The Last Words of Quintin Jones

posted by Jason Kottke   May 21, 2021

Last week, I posted about Texas death row inmate Quintin Jones and his plea for clemency in the face of his pending execution. Again, here is his video message to Texas governor Greg Abbott:

On Wednesday evening, in the presence of two outside witnesses, Texas killed Quintin Jones. Two journalists who were to bear witness to the execution for the public were not called into the prison by officials who somehow “forgot” to do so:

Absent were two journalists who had been scheduled to attend the execution but whom prison officials said they had accidentally failed to summon.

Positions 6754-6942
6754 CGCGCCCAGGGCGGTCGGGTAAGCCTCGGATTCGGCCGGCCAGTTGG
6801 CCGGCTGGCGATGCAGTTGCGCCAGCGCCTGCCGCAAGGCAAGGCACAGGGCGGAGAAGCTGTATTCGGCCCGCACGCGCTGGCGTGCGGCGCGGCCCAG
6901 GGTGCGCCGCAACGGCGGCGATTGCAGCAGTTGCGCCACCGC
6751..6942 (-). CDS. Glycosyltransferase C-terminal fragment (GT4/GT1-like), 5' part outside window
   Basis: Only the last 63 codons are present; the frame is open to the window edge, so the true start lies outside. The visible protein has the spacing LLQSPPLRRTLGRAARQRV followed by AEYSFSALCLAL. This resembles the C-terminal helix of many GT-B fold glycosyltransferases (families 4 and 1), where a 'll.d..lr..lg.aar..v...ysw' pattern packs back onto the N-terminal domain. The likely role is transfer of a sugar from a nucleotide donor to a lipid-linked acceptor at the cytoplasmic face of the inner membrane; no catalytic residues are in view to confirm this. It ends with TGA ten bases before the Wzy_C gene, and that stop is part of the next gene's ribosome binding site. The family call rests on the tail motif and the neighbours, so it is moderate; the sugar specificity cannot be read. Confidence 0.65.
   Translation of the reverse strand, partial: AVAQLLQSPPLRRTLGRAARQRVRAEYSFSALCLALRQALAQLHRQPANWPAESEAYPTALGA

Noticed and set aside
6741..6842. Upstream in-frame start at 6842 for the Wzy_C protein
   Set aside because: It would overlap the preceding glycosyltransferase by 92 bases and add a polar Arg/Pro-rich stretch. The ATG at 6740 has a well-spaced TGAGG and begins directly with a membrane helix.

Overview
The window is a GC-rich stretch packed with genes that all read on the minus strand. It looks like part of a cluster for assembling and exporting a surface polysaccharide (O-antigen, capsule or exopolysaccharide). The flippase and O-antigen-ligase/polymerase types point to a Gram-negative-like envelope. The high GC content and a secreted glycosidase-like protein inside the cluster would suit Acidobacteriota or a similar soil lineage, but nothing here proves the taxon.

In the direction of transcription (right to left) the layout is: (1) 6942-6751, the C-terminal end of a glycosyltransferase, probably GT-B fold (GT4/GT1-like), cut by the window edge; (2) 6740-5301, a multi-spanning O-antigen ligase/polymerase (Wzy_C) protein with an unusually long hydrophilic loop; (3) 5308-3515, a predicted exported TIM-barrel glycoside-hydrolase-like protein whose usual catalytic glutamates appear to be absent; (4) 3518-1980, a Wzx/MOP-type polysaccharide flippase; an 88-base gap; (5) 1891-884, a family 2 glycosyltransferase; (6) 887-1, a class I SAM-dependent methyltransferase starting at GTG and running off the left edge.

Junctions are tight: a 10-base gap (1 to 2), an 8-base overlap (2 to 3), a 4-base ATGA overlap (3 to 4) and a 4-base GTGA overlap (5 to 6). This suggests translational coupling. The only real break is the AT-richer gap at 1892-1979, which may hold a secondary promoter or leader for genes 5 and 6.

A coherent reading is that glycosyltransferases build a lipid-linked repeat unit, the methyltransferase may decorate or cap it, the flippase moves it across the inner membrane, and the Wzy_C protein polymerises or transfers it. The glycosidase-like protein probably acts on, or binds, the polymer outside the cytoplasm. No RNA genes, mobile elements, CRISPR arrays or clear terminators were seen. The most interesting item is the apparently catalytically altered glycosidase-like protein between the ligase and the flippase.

Before he died, a video director for the NY Times recorded a short video of Jones’ last words to the public, in which he thanked everyone for helping him be a better person and even asked viewers to consider the trauma that death row prison guards endure in the course of doing their jobs. A separate statement of his last words was recorded by prison officials:

“Love all my friends and all the friendships that I have made,” Mr. Jones said, according to those state prison records. “They are like the sky. It is all part of life, like a big full plate of food for the soul. I hope I left everyone a plate of food full of happy memories, happiness and no sadness.”

Then he said, “I’m done, warden.” He was pronounced dead at 6:40 p.m.

That same day, Governor Abbott, who is a member of the so-called “pro-life” Republican party, signed a law that bans abortions in Texas after a fetal heartbeat can be detected, which is before many women are even aware they are pregnant.